When materials feel real, designs become lively experiences in the mind. Now, in Lumion 10.3, you can import your own displacement maps and give all the materials in your project a persuasive, natural appearance.
When rendering with Lumion, one of its stronger points has always been its wide and impressive collection of high-quality, physically-based rendered (PBR) materials. This collection includes over 1,200+ materials for all types of surfaces, including grasses, rocks, glass, tiles, fabrics, bricks, wood, metal and many others.
Now, with the release of Lumion 10.3 earlier this week, you can heighten the realism, texture and detail of any material throughout your project with the new displacement map import feature. Maybe you’re wondering ‘what exactly is a displacement map and why does it matter?’ Well, hold that thought and read on!
This new feature makes it easy to import a displacement map into a material’s settings. You can create your own displacement maps or download them from a variety of reliable sources (more on this below). After importing the map, simply move the displacement map slider and watch as your project’s materials are brought to life with incredible texture and detail.
Importing and adjusting are all done in Lumion’s signature easy and intuitive way.
By making materials feel real, you can discover endless possibilities for creating atmosphere and emotional involvement in your architectural renderings.
Lumion 10.3 also comes with the new LiveSync for AutoCAD feature and an update to the high-quality preview. While we’ll be writing about the new LiveSync for AutoCAD next week, we wanted to shine a spotlight on the displacement map import feature and show you exactly how it works, and how it can instantly enhance the materials in your renders.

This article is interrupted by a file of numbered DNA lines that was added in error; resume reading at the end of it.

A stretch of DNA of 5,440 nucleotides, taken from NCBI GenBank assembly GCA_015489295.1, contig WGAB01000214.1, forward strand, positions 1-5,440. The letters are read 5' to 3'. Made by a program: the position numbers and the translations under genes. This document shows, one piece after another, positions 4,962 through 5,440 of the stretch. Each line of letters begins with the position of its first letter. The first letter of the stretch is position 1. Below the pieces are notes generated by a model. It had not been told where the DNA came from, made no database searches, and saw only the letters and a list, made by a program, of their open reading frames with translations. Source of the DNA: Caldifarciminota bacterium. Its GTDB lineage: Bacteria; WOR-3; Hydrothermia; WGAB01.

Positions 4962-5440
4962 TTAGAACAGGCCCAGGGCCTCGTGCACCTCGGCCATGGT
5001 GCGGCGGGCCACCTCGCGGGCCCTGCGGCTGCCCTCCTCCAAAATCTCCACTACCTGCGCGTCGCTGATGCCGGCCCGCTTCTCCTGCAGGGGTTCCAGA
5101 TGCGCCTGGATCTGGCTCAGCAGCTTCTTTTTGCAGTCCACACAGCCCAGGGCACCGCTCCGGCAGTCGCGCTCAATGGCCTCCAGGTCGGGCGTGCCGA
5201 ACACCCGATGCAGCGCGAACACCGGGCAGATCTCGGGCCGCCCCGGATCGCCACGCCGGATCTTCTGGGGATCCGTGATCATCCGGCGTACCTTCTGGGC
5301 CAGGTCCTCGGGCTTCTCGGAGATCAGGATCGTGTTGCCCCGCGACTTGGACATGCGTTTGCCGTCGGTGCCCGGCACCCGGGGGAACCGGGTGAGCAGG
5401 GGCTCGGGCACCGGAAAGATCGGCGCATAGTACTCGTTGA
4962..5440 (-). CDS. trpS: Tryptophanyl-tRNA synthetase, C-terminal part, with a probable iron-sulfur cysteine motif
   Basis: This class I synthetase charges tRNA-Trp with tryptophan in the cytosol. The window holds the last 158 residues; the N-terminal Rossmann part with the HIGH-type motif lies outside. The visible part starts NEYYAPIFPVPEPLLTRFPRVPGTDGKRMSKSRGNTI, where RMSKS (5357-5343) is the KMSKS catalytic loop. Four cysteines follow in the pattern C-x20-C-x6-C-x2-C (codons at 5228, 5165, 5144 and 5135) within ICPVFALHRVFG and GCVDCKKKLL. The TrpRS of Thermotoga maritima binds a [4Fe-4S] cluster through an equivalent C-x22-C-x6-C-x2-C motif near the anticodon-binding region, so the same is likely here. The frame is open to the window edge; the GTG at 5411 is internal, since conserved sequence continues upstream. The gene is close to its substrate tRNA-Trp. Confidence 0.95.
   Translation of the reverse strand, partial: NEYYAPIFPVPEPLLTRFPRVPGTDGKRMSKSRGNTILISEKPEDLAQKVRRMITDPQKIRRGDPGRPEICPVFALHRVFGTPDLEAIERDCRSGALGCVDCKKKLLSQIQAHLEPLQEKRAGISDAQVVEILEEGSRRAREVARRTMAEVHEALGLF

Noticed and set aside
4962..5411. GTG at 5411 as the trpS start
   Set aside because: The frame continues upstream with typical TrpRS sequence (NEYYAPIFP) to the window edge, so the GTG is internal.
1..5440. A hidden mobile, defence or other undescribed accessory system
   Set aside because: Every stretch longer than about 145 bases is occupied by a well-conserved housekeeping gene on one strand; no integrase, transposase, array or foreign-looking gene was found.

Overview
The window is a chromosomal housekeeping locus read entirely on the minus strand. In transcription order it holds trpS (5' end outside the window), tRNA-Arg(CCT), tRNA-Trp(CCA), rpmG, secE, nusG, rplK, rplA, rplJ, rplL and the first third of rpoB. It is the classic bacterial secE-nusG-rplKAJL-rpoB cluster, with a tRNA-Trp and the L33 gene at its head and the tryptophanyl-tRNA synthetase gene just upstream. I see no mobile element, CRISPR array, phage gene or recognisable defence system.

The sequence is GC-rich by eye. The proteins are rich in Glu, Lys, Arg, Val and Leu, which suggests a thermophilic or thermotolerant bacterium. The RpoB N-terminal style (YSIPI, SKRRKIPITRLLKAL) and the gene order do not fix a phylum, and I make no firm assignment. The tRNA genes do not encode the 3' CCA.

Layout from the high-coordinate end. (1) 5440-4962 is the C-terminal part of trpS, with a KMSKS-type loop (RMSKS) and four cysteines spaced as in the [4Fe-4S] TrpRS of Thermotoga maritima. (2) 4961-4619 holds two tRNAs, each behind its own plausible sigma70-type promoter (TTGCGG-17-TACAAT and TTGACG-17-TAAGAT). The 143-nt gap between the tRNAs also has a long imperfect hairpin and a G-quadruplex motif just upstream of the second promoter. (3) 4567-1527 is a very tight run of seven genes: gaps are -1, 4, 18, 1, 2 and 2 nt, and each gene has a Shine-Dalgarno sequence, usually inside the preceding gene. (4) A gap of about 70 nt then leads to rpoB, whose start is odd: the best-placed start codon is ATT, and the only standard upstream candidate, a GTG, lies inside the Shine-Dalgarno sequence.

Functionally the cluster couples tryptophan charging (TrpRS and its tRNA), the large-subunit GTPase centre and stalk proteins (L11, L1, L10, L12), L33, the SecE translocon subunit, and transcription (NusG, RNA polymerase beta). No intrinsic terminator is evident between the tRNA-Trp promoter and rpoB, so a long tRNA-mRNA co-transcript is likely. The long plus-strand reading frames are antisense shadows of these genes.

So let’s dive right in!
What are displacement maps in Lumion?
Materials are the cornerstone of many effective renders. They serve as the bridge between a pen-and-paper architectural design and its real-life construction. They not only show what construction materials the project requires, but they also convey the design’s visual aesthetic and style.
Country home rendered in Lumion 10.3. Architectural design by Ten Over Studio.
With beautiful materials, the act of seeing your architectural visualizations becomes the experience of feeling them, heightening emotion while drawing viewers into your designed building or space.
How a material looks in a render, however, depends on a combination of three types of “maps”. These maps are essentially placed on top of one another and, together, they make the material look like it should.
Lumion applies these maps automatically to many materials, but to truly bring out the lifelike texture, depth and rich detail of your project’s materials, then this is where importing your own displacement maps can come in handy.
1. Color maps, which give materials their color, pattern and overall ‘look’.
2. Normal maps, which use lighting details to give materials depth, variation and realistic texture.